Children were moved from Donetsk’s orphanage and others boarded buses to Russia by authorities. As more people left on their own, long lines formed at gas stations.
Putin directed the government to pay 10,000 rubles (about $130), to each evacuee. This is roughly half the average monthly salary in war-ravaged Donbas.
Separatist officials claim that more than 6,600 people from rebel-controlled areas had been evacuated by Saturday morning to Russia.
The evacuations announced and the explosions were in compliance with U.S. warnings regarding so-called false-flag strikes that Russia could use for justification of an invasion.
Around the volatile line of contact, a United Nations humanitarian convoy came under rebel shelling in the Luhansk region, Ukraine’s military chief said. There were no reported casualties. The rebels denied any involvement and accused Ukraine for staging a provocative act.
Ukraine denies planning an offensive.
“We are fully committed to diplomatic conflict resolution only,” Foreign Minister Dmytro Kuleba tweeted.
U.N. Secretary-General Antonio Guterres said the threat to global security is “more complex and probably higher” than during the Cold War. At a Munich security conference, Guterres stated that even a minor error in communication between major powers can have devastating consequences.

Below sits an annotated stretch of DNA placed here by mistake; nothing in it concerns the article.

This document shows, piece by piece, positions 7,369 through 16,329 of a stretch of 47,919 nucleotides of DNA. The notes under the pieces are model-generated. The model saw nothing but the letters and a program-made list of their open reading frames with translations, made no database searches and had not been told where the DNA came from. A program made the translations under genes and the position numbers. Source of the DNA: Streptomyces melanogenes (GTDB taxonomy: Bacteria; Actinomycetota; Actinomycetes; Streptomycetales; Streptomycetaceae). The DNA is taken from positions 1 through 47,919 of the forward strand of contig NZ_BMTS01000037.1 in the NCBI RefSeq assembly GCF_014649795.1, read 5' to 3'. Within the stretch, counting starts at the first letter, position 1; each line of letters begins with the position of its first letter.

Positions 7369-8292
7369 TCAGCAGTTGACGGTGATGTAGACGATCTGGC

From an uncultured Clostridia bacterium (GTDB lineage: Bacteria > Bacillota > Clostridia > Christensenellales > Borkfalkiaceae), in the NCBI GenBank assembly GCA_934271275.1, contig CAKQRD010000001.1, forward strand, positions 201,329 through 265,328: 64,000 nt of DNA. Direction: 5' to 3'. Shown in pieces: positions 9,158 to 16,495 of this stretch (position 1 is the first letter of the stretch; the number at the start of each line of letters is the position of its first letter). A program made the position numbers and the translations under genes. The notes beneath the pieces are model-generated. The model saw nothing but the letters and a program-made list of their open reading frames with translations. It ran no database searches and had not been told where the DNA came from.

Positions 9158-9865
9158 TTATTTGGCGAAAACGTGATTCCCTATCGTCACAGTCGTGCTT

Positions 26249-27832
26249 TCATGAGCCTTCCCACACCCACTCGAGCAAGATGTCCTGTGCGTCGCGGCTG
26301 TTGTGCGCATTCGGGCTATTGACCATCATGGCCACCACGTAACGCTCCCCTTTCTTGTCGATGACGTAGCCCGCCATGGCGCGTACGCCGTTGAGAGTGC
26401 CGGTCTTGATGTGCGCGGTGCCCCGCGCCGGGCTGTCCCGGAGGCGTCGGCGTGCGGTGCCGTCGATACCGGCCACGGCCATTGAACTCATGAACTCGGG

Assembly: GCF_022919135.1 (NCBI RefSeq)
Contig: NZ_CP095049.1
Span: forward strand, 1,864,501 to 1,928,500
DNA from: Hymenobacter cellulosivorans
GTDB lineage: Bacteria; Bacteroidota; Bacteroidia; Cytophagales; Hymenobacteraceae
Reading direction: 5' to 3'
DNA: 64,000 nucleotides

Russia declared this week that it would withdraw its troops from massive military exercises. But U.S. officials stated they didn’t see any signs of a pullback, and instead observed more troops heading toward the border to Ukraine.
In other developments, the White House and the U.K. formally blamed Russia for recent cyberattacks targeting Ukraine’s defense ministry and major banks. This was the most direct statement of responsibility for the intrusions. The hackers bombarded websites with junk data in an effort to render them unreachable. Russia denied the allegations.
The Kremlin issued a reminder to the entire world about its nuclear power, announcing weekend drills for its nuclear forces. Putin will be present to monitor the practice missile launches and will also supervise it.
Asked about Western warnings of a possible Russian invasion on Wednesday that did not materialize, Putin said: “There are so many false claims, and constantly reacting to them is more trouble than it’s worth.”
“We are doing what we consider necessary and will keep doing so,” he said. “We have clear and precise goals conforming to national interests.”